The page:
"I was stopped from travelling by Israel for no reason other than for my advocacy to end the daily human rights violations against Palestine," recounts Ubai Al-Aboudi, the director of the Bisan Centre for Research and Development.
On 29 April, the Palestinian-American activist was attempting to cross the Israeli-controlled land border between the occupied West Bank and Jordan, to travel to Mexico to attend the World Social Forum, an annual meeting of global civil society organisations.
He was banned by Israeli officials.
Despite his multiple attempts to get an explanation as to why he was refused travel by the occupation, senior Israeli officials refused to provide him with an answer.
"Israel couldn't have continued in its violations without international community complicity, including the US, who remain silent and unstirred," Ubai says. "The same countries have shown quite well that they have lots of tools to impose punishment against a state that violates international law like Russia."
This also applies to the situation the Bisan Centre and five other Palestinian civil society organisations have found themselves in now Israel declared them "terrorist organisations" last October.
"It all comes down to the critical research and work we're doing," explains Ubai.
They didn't stop me for personal reasons, they stopped me because I am part of an organisation that is exposing human rights violations and asymmetrical power relations. They categorised Bisan as a terrorist organisation because its connecting with other grassroots organisations, the youth, women and people with disabilities to raise the Palestinian voice on a global level.
Established in 1989, during the height of the First Intifada by Palestinian progressives and academics, the Bisan Centre is a non-governmental, democratic organisation aiming to support the steadfastness of the Palestinian people and build up a strong Palestinian civil society.
Bisan raises the voice of community actors, particularly from marginalised groups to better represent their needs and interests and equip them with strategic means to secure their basic rights.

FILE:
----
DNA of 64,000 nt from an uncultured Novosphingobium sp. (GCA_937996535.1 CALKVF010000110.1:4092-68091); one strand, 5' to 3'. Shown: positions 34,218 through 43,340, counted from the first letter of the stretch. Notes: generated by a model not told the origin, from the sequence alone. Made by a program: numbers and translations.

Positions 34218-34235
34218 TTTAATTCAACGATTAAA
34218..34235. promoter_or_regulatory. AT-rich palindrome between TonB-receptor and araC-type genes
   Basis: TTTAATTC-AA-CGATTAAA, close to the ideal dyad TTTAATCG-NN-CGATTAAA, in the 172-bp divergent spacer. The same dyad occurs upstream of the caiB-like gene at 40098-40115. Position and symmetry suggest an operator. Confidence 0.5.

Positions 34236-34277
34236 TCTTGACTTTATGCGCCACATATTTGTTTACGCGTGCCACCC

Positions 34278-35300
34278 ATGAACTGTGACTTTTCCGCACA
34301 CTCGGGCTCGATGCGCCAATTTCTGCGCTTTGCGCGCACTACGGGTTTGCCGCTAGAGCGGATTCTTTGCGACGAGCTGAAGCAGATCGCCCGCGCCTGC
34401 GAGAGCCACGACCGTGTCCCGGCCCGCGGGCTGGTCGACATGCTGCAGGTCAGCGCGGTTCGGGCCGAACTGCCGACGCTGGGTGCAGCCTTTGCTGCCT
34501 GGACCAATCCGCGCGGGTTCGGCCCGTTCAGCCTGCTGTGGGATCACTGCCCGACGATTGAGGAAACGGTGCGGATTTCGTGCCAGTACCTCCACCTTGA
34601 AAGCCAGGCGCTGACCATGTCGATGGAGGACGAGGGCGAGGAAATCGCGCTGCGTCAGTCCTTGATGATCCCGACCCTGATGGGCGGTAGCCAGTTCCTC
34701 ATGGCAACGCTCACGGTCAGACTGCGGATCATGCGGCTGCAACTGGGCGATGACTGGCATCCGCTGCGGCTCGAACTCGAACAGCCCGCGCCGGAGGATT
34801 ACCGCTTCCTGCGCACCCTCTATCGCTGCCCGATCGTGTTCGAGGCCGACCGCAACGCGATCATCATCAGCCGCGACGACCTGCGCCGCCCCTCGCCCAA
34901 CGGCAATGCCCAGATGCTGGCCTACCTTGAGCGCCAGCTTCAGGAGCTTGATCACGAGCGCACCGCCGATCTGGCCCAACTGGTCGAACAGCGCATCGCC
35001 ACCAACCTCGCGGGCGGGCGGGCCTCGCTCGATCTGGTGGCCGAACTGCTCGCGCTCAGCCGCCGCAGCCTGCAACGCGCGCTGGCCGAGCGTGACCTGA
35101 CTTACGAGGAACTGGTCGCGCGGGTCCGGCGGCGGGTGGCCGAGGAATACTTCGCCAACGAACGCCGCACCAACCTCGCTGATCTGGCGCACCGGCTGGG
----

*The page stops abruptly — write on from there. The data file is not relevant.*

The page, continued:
"We have worked to produce critical research about socio economic rights, especially the violations by different bodies, whether it was the occupation or the Palestinian Authority (PA), or big business in the West Bank and Gaza," explains Ubai. "We have focused all our work all these years on empowering and giving voice to those people who are rarely heard and push against policies that marginalise different segments of the Palestinian society."
The success of the organisation, which includes exposing the major contributors to the "de-development" of the Palestinian economy, is due to the combination of critical and practical research.
"We don't just critique, we also offer a way forward for Palestinians to take control of their destiny by explaining ways to tackle different issues relating to Palestine, whether it is solidarity economy or steadfastness economy."
"For example, we exposed how donor funding is feeding into the de-development in the Palestinian context by observing the past 25-30 years, since the Oslo process started, during which the PA, the West Bank and Gaza, and also civil society received $50 billion in foreign aid, one of the most heavily subsidised areas in the world."
According to Bisan's research, explains Ubai, a significant amount of aid, almost 85 per cent, ended up in Israel through imports, which ultimately, catered to the structural failures of the Palestinian economy.